What Is Skeeter Syndrome in Kids and How Should It Be Treated?

What Is Skeeter Syndrome in Kids and How Should It Be Treated?Warm weather is generally accompanied by a less pleasant companion: mosquitoes. Mosquitoes are a nuisance for most people throughout the summer, and bug spray can let you enjoy your time outside without being too concerned. Mosquitos, on the other hand, can carry diseases like Zika, West Nile virus, and malaria on rare occasions—yikes! Furthermore, while most kids just receive a small bump from a mosquito bite, others develop red, swollen, and itchy rashes that may require medical attention.
What is Skeeter Syndrome?

It is caused by an allergic reaction to proteins found in mosquito saliva. When a person is bitten by a mosquito, the saliva is recognized by the body as an allergy, and histamine is released into the area. Bug bites induce swelling and itching, which is caused by histamine. According to Dr. Gupta, kids with skeeter syndrome just have a more extreme reaction. When these children are tested, they are usually found to be allergic to mosquitoes.

Symptoms of Skeeter Syndrome in Kids

A kid with a Skeeter syndrome that's been bit by a mosquito
Almost everyone who is bitten by a mosquito will develop an itchy, red bite. These adverse effects usually improve on their own, but over-the-counter medicines such as calamine lotion or cortisone cream can also help. When a child with skeeter syndrome is bitten by a mosquito, they may experience more severe symptoms.

Swelling, pain, and redness are all symptoms of skeeter syndrome, which Dr. Gupta describes as a “large inflammatory reaction where the bite is located.” Children’s reactions to bites may be more exaggerated than adults’, and they may even develop a fever and vomit after being bitten. According to the American Academy of Allergy, Asthma, and Immunology, Skeeter syndrome symptoms usually appear within hours of a bite.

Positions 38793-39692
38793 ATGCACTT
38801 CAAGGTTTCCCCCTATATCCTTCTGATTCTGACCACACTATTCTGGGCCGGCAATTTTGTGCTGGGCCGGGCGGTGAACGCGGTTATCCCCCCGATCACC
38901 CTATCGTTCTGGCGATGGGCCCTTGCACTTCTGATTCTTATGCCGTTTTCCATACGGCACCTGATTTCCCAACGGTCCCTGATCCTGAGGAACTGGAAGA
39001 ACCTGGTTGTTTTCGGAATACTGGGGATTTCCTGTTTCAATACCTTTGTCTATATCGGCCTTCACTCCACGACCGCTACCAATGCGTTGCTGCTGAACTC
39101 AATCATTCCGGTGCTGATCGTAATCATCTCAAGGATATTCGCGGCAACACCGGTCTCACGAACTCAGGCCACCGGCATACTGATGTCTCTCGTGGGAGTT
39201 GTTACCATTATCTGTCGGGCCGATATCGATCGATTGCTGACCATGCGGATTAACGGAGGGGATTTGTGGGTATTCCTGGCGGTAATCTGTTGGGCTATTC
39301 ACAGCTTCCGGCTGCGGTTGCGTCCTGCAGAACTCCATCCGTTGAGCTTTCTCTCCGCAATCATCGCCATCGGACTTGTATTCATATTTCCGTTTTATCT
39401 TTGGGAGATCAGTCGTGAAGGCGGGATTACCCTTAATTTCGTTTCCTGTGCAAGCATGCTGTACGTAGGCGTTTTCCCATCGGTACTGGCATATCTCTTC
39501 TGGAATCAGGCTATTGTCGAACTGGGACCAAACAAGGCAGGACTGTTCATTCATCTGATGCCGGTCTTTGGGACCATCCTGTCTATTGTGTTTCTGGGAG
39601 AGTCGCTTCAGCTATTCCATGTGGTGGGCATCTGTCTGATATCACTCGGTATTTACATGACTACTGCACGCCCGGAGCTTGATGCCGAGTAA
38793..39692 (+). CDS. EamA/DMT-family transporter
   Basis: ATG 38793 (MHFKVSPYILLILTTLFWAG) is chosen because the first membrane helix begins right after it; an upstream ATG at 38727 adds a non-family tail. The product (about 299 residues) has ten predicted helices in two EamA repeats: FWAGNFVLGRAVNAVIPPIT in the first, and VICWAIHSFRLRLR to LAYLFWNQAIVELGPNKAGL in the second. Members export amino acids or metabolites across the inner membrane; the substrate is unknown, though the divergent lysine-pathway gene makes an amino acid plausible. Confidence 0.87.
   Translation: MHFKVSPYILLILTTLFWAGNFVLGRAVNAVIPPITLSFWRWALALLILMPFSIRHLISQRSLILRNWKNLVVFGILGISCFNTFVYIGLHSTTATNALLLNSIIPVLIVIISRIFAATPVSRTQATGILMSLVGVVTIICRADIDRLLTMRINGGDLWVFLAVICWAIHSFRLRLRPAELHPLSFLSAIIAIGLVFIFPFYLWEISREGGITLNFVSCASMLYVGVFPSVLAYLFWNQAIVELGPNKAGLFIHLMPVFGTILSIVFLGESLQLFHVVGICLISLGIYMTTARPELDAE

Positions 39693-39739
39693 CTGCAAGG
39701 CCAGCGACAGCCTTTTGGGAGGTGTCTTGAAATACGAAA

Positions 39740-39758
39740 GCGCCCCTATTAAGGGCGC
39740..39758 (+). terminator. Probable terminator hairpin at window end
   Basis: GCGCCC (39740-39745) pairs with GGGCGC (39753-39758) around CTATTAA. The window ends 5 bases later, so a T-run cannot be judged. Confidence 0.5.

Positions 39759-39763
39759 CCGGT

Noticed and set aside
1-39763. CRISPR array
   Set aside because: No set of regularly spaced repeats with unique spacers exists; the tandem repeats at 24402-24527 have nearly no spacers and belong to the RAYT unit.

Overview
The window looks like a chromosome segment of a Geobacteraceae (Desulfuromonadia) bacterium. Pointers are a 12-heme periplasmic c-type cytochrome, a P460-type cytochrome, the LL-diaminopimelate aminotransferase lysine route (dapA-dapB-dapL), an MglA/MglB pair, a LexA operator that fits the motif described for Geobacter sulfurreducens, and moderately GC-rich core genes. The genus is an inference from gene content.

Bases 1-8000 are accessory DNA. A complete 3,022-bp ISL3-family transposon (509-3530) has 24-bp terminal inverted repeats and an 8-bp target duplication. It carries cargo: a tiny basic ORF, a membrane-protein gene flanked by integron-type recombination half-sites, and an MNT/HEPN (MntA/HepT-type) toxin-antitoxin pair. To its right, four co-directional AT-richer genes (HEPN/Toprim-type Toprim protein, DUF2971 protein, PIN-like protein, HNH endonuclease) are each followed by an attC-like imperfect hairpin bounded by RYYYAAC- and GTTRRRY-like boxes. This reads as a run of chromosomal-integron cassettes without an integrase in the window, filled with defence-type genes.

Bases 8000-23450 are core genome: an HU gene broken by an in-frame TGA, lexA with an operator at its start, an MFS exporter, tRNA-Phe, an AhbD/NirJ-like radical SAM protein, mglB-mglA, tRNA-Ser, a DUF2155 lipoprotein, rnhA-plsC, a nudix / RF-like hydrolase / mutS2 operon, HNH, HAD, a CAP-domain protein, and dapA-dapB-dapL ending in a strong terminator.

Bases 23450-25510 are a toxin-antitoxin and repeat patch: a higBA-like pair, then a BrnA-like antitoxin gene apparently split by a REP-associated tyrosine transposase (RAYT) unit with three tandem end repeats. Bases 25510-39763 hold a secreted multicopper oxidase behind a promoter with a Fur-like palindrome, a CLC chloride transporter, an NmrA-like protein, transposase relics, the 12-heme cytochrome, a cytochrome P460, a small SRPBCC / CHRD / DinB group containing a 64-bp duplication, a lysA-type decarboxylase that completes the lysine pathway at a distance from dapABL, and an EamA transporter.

Cellulitis can arise in some circumstances, even though consequences are uncommon. According to the Centers for Disease Control and Prevention, this is a bacterial infection affecting the deeper layers of the skin (CDC). Excessive scratching is a common way for bacteria to enter the skin. According to Dr. Gupta, if you feel your kids have cellulitis, you should take them to the doctor straight away. Redness surrounding the mosquito bite, pus or discharge, fever, chills, and swollen lymph nodes are all indications of cellulitis.

Treatment for Skeeter Syndrome

A typical treatment for skeeter syndrome, such as an over-the-counter antihistamine, is usually sufficient. If your child visits their pediatrician, they may prescribe a stronger steroid cream to help with the swelling and itching.

How Can People Prevent Skeeter Syndrome?

When it comes to avoiding mosquito bites in the summer, you’ll want to follow the fundamental rules for avoiding skeeter syndrome. Of course, if you know your child has a serious reaction to mosquito bites, you should be extra cautious. If you’re wondering how to prevent skeeter syndrome in kids, take the following precautions.

  • Cover your entire body. Dress your kids in light-colored, leg- and arm-covering garments. Mosquito repellent can even be sprayed on your clothing.
  • Mosquitoes should be avoided. Mosquitoes are most active at dusk and dawn, so avoid going outside at those times.
  • Citronella and other natural repellents can be used. Citronella candles are a reasonably efficient approach to keep mosquitoes away from a limited area, such as a deck or porch, but studies suggest that they only work for an hour.